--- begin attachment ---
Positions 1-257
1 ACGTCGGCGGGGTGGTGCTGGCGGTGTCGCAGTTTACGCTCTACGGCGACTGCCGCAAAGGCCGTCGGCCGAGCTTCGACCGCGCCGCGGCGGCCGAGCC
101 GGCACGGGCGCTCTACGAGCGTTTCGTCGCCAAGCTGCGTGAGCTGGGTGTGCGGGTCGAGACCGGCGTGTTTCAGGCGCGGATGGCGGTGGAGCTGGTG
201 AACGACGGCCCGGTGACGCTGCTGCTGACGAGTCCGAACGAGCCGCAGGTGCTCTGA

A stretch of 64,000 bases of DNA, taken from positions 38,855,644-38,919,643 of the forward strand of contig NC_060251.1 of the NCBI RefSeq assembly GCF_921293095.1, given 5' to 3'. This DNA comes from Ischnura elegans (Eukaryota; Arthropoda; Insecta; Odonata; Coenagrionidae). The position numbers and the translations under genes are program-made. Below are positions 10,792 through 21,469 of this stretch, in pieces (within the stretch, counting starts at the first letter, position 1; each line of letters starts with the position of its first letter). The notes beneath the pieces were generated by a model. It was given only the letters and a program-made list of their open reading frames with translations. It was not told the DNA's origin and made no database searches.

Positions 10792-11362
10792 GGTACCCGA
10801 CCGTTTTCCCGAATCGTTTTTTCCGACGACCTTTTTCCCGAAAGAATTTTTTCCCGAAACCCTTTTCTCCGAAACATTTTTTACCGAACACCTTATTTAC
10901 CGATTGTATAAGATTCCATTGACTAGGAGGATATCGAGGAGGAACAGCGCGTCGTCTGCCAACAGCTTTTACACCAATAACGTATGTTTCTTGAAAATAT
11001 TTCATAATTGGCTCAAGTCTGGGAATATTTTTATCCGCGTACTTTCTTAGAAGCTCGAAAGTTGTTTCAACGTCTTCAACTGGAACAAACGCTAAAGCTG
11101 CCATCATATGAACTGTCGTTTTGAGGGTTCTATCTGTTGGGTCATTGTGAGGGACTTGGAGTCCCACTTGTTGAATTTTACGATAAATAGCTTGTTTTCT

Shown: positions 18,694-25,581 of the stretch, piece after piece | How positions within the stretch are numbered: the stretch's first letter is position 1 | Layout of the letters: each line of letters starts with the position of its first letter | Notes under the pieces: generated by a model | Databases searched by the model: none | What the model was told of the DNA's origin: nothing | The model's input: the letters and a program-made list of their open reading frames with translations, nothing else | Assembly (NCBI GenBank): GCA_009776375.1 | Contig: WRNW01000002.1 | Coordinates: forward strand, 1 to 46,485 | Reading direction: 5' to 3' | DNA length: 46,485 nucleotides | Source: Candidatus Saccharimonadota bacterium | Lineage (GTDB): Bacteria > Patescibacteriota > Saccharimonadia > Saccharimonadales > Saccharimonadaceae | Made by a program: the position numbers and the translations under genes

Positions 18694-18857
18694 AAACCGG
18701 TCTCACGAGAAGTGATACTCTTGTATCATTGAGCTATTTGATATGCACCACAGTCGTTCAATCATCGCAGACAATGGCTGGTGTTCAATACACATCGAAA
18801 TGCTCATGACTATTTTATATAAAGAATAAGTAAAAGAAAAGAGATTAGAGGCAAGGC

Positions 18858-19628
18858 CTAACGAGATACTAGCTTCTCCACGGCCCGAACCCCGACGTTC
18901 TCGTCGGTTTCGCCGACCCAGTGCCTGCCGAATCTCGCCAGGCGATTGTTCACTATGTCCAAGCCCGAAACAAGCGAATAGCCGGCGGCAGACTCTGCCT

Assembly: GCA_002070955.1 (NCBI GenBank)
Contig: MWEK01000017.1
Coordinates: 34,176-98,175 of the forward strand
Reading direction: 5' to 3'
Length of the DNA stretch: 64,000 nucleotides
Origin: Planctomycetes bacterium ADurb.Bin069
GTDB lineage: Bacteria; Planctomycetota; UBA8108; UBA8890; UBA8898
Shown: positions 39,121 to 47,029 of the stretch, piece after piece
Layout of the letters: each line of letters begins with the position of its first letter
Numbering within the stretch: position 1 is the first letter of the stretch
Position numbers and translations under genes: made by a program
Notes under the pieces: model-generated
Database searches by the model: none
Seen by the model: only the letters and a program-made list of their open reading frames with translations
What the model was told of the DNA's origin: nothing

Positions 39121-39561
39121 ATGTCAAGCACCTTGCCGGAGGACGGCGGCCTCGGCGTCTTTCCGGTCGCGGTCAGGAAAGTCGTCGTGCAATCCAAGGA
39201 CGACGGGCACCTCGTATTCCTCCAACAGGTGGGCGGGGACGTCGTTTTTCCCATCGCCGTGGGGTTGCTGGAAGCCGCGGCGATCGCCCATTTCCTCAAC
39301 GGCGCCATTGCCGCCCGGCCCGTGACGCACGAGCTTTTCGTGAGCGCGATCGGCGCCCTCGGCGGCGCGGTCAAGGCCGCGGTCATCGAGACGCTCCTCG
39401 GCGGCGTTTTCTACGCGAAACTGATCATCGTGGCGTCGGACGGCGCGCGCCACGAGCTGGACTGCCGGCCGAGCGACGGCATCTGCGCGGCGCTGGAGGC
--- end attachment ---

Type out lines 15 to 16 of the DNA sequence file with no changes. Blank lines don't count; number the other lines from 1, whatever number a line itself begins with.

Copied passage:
18701 TCTCACGAGAAGTGATACTCTTGTATCATTGAGCTATTTGATATGCACCACAGTCGTTCAATCATCGCAGACAATGGCTGGTGTTCAATACACATCGAAA
18801 TGCTCATGACTATTTTATATAAAGAATAAGTAAAAGAAAAGAGATTAGAGGCAAGGC